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Flicks - Middle of Nowhere
Middle of Nowhere 12/12/06 2:45
Flicks - Middle of Nowhere
A young woman with a husband in prison is faced with difficult choices in the heartfelt and intelligent new film Middle of Nowhere. Middle of Nowhere is the name of a new Sundance award-winning film by up-and-coming writer-director Ava DuVernay. It also describes the emotional and spiritual condition of its main character, Ruby, played by Emayatzy Corinealdi. Hers is a not uncommon situation that is, sadly enough, rarely depicted in a film—that of a woman married to a man in prison. Her husband Derrick, with whom she is obviously deeply in love, is serving an 8-year sentence for a nonviolent crime which goes unspecified until later in the film. The opening conversation, during a prison visit, has Ruby, a nurse, telling her husband that she is giving up medical school for the time being so that she can keep visiting him regularly. He protests that he doesn't want her to give up her life for him, but she insists that their bond means more to her than a career, and besides, he can get out soon with good behavior. Things seem to be going that way, with Derrick winning a parole hearing earlier than expected, but some self-destructive actions on his part threaten to ruin that dream. Meanwhile, the attractive driver of the bus that takes Ruby to work for her night shifts starts wooing her.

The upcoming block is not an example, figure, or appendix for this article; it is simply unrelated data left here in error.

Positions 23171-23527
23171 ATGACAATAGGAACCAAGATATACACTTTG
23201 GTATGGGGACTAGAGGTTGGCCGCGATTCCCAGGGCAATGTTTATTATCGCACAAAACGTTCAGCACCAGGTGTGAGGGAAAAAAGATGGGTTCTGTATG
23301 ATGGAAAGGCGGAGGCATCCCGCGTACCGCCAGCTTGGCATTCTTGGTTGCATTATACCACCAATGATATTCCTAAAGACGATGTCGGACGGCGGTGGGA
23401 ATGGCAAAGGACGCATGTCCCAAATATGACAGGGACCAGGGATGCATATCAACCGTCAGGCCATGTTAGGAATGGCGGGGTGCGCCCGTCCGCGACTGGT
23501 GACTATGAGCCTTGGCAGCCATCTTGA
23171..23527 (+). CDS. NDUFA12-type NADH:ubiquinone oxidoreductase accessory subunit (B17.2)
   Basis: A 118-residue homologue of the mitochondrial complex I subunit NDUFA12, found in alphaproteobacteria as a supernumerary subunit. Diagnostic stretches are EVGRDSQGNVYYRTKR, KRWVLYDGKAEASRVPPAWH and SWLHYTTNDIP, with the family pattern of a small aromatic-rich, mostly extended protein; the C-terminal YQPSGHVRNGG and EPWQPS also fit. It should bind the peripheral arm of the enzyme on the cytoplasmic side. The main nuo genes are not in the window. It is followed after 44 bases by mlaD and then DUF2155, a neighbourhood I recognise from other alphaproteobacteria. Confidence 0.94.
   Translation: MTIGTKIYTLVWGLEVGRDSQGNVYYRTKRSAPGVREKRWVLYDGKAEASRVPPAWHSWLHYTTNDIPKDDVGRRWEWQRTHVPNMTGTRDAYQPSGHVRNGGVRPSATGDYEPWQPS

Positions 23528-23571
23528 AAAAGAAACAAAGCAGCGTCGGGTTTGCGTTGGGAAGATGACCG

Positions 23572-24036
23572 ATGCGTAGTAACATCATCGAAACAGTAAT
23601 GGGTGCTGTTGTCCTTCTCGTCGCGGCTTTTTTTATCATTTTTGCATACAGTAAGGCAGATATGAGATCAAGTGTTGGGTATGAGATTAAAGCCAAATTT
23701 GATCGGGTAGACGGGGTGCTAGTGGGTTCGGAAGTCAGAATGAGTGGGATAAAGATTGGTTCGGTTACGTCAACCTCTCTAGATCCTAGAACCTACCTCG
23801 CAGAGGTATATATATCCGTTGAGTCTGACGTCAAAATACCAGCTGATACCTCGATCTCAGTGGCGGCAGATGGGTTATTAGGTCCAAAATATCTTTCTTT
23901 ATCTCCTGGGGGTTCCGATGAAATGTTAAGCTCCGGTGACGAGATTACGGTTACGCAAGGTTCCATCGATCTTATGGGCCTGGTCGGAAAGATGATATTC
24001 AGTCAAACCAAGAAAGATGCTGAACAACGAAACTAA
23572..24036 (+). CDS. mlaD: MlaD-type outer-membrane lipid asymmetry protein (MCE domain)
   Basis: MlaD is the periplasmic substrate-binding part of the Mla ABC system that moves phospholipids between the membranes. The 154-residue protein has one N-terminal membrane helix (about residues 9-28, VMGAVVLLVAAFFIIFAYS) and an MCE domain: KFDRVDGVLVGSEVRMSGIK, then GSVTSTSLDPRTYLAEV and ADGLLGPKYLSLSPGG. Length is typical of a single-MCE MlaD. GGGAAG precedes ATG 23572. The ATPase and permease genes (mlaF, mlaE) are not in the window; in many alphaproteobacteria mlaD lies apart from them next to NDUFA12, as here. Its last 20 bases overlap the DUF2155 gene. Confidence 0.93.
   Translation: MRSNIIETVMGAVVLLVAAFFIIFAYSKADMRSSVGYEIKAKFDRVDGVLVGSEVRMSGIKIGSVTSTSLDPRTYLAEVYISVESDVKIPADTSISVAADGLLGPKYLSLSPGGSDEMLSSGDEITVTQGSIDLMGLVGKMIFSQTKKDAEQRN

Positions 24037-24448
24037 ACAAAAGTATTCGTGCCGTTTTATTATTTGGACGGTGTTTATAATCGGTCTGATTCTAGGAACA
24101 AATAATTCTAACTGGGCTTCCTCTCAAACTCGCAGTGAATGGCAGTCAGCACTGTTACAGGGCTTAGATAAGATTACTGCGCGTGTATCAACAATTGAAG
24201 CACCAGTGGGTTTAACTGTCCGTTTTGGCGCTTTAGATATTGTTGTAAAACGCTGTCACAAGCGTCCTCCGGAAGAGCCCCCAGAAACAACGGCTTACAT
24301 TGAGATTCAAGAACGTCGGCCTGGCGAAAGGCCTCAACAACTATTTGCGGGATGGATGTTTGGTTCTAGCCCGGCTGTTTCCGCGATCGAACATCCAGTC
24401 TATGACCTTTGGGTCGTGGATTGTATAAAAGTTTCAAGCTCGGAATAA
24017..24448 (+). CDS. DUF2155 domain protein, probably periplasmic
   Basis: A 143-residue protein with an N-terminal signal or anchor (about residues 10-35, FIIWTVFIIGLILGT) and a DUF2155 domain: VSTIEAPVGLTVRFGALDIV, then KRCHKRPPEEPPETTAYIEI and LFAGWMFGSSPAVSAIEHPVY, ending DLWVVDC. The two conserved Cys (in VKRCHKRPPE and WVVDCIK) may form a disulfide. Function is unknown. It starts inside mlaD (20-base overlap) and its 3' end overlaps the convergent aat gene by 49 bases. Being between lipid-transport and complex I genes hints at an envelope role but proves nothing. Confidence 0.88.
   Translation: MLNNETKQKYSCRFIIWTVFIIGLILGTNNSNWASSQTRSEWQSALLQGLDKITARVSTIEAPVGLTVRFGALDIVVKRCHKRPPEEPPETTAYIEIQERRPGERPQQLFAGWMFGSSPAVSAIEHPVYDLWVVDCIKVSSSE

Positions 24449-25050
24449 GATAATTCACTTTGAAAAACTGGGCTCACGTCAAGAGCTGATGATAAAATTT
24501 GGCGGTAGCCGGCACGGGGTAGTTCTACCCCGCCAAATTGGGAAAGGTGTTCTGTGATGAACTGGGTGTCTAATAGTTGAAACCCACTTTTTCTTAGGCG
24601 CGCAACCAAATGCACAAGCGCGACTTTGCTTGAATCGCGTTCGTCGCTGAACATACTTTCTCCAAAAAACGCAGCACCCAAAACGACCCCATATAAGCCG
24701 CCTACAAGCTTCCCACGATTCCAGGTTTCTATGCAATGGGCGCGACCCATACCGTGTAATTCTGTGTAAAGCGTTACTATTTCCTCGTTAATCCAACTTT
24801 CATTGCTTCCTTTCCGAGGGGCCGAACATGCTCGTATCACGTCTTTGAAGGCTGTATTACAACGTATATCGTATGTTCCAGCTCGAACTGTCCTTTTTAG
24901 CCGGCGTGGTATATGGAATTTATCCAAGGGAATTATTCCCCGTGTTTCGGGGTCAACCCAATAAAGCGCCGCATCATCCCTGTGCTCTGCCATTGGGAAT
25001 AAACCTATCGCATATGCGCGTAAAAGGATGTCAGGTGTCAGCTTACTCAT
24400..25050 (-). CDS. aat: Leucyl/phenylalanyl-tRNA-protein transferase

DuVernay's warm, emotional style takes the time to evoke the sadness and confusion of being separated from one's beloved by prison bars. But this central dramatic situation stands for a lot more. Ruby's relationship with her impatient, demanding mother, and her sister, an unwed mom, is tinged with a general sense of disappointment about what life should have been but for bad luck and poor choices. The film's long dialogue scenes take us past the usual exposition to a real sense of being stuck in old habits that no longer work. Ruby is quiet but passionate, desperately wanting a man in her life, but not so much that she will give herself away. The ostensible choice between her husband and the bus driver reveals a more important choice she faces that has nothing to do with romance—to rely on her own inner strength or continue to wait for someone else to make decisions for her.
Middle of Nowhere features fine performances from relatively unknown actors. In addition to the beautiful Corinealdi, there is sensitive work by Omari Hardwick as her husband Derrick; and Lorraine Toussaint is compelling as Ruby's complex and difficult mother, Ruth. DuVernay reveals a bit of her beginner's status by relying on songs for dramatic transition, but it's a remarkably self-assured film nevertheless, with a strong sense of the demands made on people by real conditions, and those people's responses, which are not clear-cut or simple. Also it's refreshing to see such a good film centered on the lives of black women, who don't get to take center stage in movies often enough. In fact, DuVernay's best director win at Sundance was the first for an African American woman.